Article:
Green’s Dictionary of Slang

stand v.2

[abbr. SE stand treat]

1. to pay for someone else; to pay for everyone with whom one is eating or drinking.

[UK]C. Hitchin Regulator 22: Good Mr. Wild stood their Friend, else they must have been Scragg’d.
[UK]G. Parker Life’s Painter 132: For supper, Joey stood, / To treat these curious cronies; / A bullock’s melt, hog’s maw, / Sheep’s heads, and stale polonies; / And then they swill’d gin-hot, / Until blind drunk as Chloe.
[UK]Egan Life in London (1869) 264: Come, Lummy, von’t you stand a drap of summat, as you are in luck.
[UK] ‘Beak & Trap to Roost are Gone’ Swell!!! or, Slap-Up Chaunter 49: No face but our own, nor nutty mot, / To stand an outer of three.
[UK]Thackeray Diary of C. Jeames de la Pluche in Works III (1898) 388: I’ll stand a pot of beer with pleasure.
[UK]Western Times 9 Feb. 6/3: The defendant came up [...] and Salter asked him to ‘stand a cup of coffee’.
[UK]Dickens Bleak House (1991) 266: The landlord he stood drains all round with a lot more on it [i.e. a sovereign].
[UK]J. Greenwood Seven Curses of London 302: I proposed to ‘stand supper,’ a proposition which was joyfully received.
[US]G.G. Hart E.C.B. Susan Jane 19: Why he’s full of fun as an egg’s full of meat. / And he’ll sing all day long if you’ll only stand treat.
[US]Nat. Police Gaz. (NY) 25 Sept. 6/4: ‘This gent’s standing wine’.
[UK]Dundee Courier 18 Aug. 7/5: If you will stand half-a-gallon I’ll write you out a list of the best cribs.
[UK]Henley & Stevenson Admiral Guinea II v: O stash that! I stand treat, if it comes to that!
[Aus]Bulletin (Sydney) 10 Jan. 6/4: Let them stand anything else they choose for their beloved – rum hot, ginger ale ‘with a dash,’ even colonial beer – but don’t let them stand ‘this.’.
[UK] ‘’Arry on Marriage’ Punch 29 Sept. 156/1: I stood him a lotion, poor beggar.
[Aus]G. Boothby On the Wallaby 296: He is informed that while drunk he stood champagne for every passer-by.
[UK]Binstead & Wells Pink ’Un and Pelican 31: Harry’d stood dinner for three at the ‘Salutation’.
[UK]Marvel 29 May 2: Without a cent in my pocket, and if ye asked me for a drink this morning I’m blowed if I could stand it.
[UK]Magnet 27 Aug. 7: I’m standing a birthday feed tomorrow.
[UK]A. Brazil Fourth Form Friendship 227: ‘What an abominable swindle! It’ll take half our next term's cash. I don’t believe the pater will stand it for us’.
[Ire]Joyce ‘Counterparts’ Dubliners (1956) 92: O’Halloran stood a round and then Farrington stood another round.
[US]S. Graham N.Y. Nights 67: He always came with some potential purchaser who stood him the drinks.
[UK]J. Curtis You’re in the Racket, Too 86: Pidgy had stood him a nice little bit of manjary.
[UK]J. Cary Horse’s Mouth (1948) 29: Wouldn’t even stand me a coffee.
[US]C. Hamilton Men of the Und. 287: His old cronies will stand the drinks.
[UK]G. Melly Owning Up (1974) 30: His legendary reluctance to stand a round.
[UK]P. Larkin ‘Livings’ High Windows 13: A sound / Of dominoes from the Bar. I stand a round.
[UK]F. Taylor Auf Wiedersehen Pet Two 159: You were so great, the landlord’s standing us drinks for the rest of the night.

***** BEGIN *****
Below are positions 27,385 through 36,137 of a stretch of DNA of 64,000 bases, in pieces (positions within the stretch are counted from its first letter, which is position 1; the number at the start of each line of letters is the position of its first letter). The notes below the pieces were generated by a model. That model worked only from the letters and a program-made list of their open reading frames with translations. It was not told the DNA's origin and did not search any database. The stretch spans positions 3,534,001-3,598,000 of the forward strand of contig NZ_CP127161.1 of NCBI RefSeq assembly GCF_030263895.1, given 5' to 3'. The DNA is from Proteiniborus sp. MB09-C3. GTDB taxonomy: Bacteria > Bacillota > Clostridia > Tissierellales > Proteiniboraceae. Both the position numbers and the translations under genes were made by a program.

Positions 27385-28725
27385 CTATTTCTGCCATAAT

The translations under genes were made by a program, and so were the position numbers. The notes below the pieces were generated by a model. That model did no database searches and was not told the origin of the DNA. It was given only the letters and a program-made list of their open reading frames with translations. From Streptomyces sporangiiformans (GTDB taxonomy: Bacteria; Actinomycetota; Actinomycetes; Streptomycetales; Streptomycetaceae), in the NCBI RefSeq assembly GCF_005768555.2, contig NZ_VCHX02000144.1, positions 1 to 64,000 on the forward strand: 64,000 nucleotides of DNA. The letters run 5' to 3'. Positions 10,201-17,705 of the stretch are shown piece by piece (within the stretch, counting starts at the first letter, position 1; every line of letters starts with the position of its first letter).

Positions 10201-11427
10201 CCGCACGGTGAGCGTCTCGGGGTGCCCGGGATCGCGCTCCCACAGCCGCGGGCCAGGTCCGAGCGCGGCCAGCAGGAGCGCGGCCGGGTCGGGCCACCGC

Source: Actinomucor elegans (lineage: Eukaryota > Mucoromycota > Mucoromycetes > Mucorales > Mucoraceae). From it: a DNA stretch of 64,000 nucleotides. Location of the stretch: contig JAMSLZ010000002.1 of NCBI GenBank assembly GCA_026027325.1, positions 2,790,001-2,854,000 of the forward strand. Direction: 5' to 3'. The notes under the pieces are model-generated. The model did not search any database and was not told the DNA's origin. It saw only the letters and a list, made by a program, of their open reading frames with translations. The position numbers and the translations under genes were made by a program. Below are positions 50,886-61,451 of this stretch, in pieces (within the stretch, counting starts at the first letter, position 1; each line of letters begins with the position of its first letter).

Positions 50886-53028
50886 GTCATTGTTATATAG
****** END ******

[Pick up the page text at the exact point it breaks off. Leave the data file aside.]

[UK]I. Welsh Trainspotting 121: Mibbe ah’ll catch the cat oan his lunch brek, stand the dude a pint or two.
[UK]D. Flusfeder Gift 305: I’ll stand you a pint.

2. (also stand up) to pay (for); to hand over money.

[UK]Belle’s Stratagem 15: I’ll try what Letitia can do — she may perhaps stand fifty or so.
[UK]C. Dibdin Yngr Larks of Logic, Tom and Jerry I ii: You won’t mind standing £40?
[US]J.S. Jones People’s Lawyer I i: Did’nt I offer to stand the blunt. It would not have cost you a red cent.
[Ire]W.H. Maxwell Rambling Recollections of a Soldier of Fortune 51: I met the chap from Guy’s, in the Borough-road this morning, and he offered to stand twelve pounds for a fresh stiff-un.
[UK]R. Barham ‘My Letters’ in Ingoldsby Legends (1847) 353: We’ll name it John, and know with pleasure / You’ll stand – Five guineas more, confound it!
[US]W.K. Northall Life and Recollections of Yankee Hill 187: Now, I don’t mind standing five or six dollars, if you won’t say nothing about me.
[UK](con. 1840s–50s) H. Mayhew London Labour and London Poor I 315/1: He’ll stand a ‘bob’.
[UK]Leaves from Diary of Celebrated Burglar 20/2: We asked him what he would be willing to ‘stand’ for a good one [i.e. a watch]. [Ibid.] 49/2: I ‘flashed,’ and putting all [the stolen jewels] together, asked Bill if he’d stand for them.
[UK]E.V. Page ‘Magistrate’ [lyrics] A cabman found awfully drunk in his seat, / Explains ’twas the fog, or his fare stood a treat.
[UK]Magnet 7 Mar. 6: I’ll stand you a tanner for the locket.
[US]R. Abrahams Deep Down In The Jungle 160: They said, ‘Hello, Charly, I haven’t seen you in a mighty long time. / Stand me maybe a dime?’.
[US]C.P. Rosenberg in P. Heller In This Corner (1974) 91: He [i.e. Al Capone] never stood me five cents [...] He was a great host.

3. (also stand for, stand in) to cost.

[UK]Dickens All the Year Round XV 102/2: A good Panama will stand you in from fifty to seventy-five pesos de oro — from ten to fifteen pounds sterling.
[UK]Thackeray II Miscellanies 170: It was a beautiful little animal and stood me in a good sum. I never regarded money for that dear child.
[UK]Chambers Journal LX 516/1: Sir Timothy was wont to boast that every bird there stood him in a guinea and a half .
[UK]R.D. Blackmore Lorna Doone 115: Now, that answer, made without a thought, stood me for two thousand pounds.
[US]Ade Forty Modern Fables 154: The Rug they were sitting on was a genuine Bokhara and had stood him more than Two Hundred.
[US]S. Ford Shorty McCabe 73: A piece of dry goods that they must have stood him up a hundred.